James Conklin, Overcoming Change Resistance at STC12

In “Understanding and Overcoming Resistance to Change”, James Conklin focuses on change, rather than on management as most change management seems to do.

Why change fails

The problem with many change management initiatives is that they fail. Too many of the involved people perceive change as a thing that is “out there”. So instead of embracing the new, they resist this “external change thing” on several related levels:

  • Fear. Change threatens to undermine the skills, power and security that people have built up.
  • Reason. People argue rationally against the change because it contradicts their goals or because they simply do not understand how it will improve things.
  • Personal attributes. People may resist change because it doesn’t address their age group or their learning styles or their cultural or ethnic background.
  • Psychology. Change can incite strong emotions that leads to denial and, once again, to fear.

Why the explanation fails

James points out that these reactions involve a significant “attribution error”. We tend to blame other people’s resistance to change on them, their attributes, their lack of skills, their stubbornness. But we often blame our own resistance to change on our situation, lack of time or resources, etc.

What resistance is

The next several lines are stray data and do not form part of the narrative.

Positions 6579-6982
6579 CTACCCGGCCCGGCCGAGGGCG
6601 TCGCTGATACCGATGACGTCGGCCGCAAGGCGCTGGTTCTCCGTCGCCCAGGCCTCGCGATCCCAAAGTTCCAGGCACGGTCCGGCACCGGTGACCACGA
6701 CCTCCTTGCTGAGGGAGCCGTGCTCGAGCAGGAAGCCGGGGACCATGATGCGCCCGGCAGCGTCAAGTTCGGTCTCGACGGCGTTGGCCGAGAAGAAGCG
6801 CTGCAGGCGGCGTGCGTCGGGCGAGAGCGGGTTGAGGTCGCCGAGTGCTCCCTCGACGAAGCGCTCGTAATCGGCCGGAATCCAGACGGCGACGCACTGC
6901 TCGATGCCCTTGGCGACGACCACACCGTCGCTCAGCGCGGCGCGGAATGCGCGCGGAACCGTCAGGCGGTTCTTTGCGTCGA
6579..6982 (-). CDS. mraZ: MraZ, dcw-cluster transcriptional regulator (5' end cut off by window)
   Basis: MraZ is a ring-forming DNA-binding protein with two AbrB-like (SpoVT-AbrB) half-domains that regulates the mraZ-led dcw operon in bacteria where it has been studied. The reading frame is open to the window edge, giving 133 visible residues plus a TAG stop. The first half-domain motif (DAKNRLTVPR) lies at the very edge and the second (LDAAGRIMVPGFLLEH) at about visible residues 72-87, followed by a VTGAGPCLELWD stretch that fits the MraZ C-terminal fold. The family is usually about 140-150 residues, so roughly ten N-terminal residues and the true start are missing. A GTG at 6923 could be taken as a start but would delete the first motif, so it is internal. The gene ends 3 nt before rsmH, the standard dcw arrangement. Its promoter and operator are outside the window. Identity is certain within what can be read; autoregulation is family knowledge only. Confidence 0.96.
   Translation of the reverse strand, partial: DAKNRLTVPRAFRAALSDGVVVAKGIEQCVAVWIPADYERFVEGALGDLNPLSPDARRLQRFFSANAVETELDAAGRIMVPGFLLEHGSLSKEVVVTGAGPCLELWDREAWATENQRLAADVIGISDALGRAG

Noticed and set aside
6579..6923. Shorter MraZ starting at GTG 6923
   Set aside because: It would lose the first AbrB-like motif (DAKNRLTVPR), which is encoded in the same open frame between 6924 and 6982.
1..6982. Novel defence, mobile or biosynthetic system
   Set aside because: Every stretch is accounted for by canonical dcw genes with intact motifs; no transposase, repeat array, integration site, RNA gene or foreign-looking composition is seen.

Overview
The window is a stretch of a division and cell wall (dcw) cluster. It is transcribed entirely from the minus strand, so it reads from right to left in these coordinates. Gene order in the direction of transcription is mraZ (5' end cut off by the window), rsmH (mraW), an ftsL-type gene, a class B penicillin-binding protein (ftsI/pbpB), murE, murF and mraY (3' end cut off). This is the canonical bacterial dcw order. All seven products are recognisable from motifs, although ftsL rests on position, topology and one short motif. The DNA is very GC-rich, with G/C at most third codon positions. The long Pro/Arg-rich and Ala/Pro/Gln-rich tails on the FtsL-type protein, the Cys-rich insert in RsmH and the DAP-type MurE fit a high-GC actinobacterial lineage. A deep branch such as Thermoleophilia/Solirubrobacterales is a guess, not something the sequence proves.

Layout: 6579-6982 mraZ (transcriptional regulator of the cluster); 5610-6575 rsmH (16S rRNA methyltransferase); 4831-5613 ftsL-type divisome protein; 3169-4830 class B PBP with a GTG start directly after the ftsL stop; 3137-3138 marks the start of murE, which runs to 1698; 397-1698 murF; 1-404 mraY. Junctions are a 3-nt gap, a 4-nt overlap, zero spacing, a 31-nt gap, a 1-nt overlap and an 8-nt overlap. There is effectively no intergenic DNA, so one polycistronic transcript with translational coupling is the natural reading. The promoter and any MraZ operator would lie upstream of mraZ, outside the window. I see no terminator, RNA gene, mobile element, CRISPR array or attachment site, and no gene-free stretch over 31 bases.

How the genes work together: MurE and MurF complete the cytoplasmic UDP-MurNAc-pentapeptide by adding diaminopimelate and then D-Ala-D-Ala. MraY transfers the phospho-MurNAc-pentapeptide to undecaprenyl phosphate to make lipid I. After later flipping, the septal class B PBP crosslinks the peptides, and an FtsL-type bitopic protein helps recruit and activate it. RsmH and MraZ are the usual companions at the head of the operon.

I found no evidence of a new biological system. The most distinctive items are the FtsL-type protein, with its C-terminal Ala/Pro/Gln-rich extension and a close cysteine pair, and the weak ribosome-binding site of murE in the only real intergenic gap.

There’s a more constructive, alternative perspective on resistance which is compatible with both sides of the attribution error: Resistance is one of the ways we make sense of life, specifically of our experiences in the workplace.

If we perceive resistance as a clash of narratives of different experiences, we can get away from an opposition of stubborn persons and towards an open-ended, negotiable inquiry – without losing sight of the goals! We can focus on fixing the situation by redistributing power and autonomy instead of blaming people and transforming their tasks.

What sounds very theoretical up to here, has been born out by studies from Canadian nursing homes where nurses and caretakers had initially resisted changing their procedures. I’m also reminded of other successful changes in the workplace, whether it’s Best Buy’s ROWE initiative or schemes that empower people to work remotely and still manage to hold them accountable for their work and results.

What this has to do with techcomm

For many in the audience (myself included), it was obvious that James speaks about change that technical communicators find themselves in. But James also points out that technical communicators play an essential part in shaping narratives of change.

We set the tone in customer-facing documentation: If we know their situation, we can join their conversation, explicitly compare their current situation to a new way of doing things. Then we take them seriously and address a change in processes constructively. We can even engage in their conversations directly, for example in forums or other user feedback.

If we recognize the importance that our users place on the purpose and value of their work, if we reflect not just the metrics of their work, but also the quality they attribute to it, we can improve the user experience and help to facilitate change with technical communications.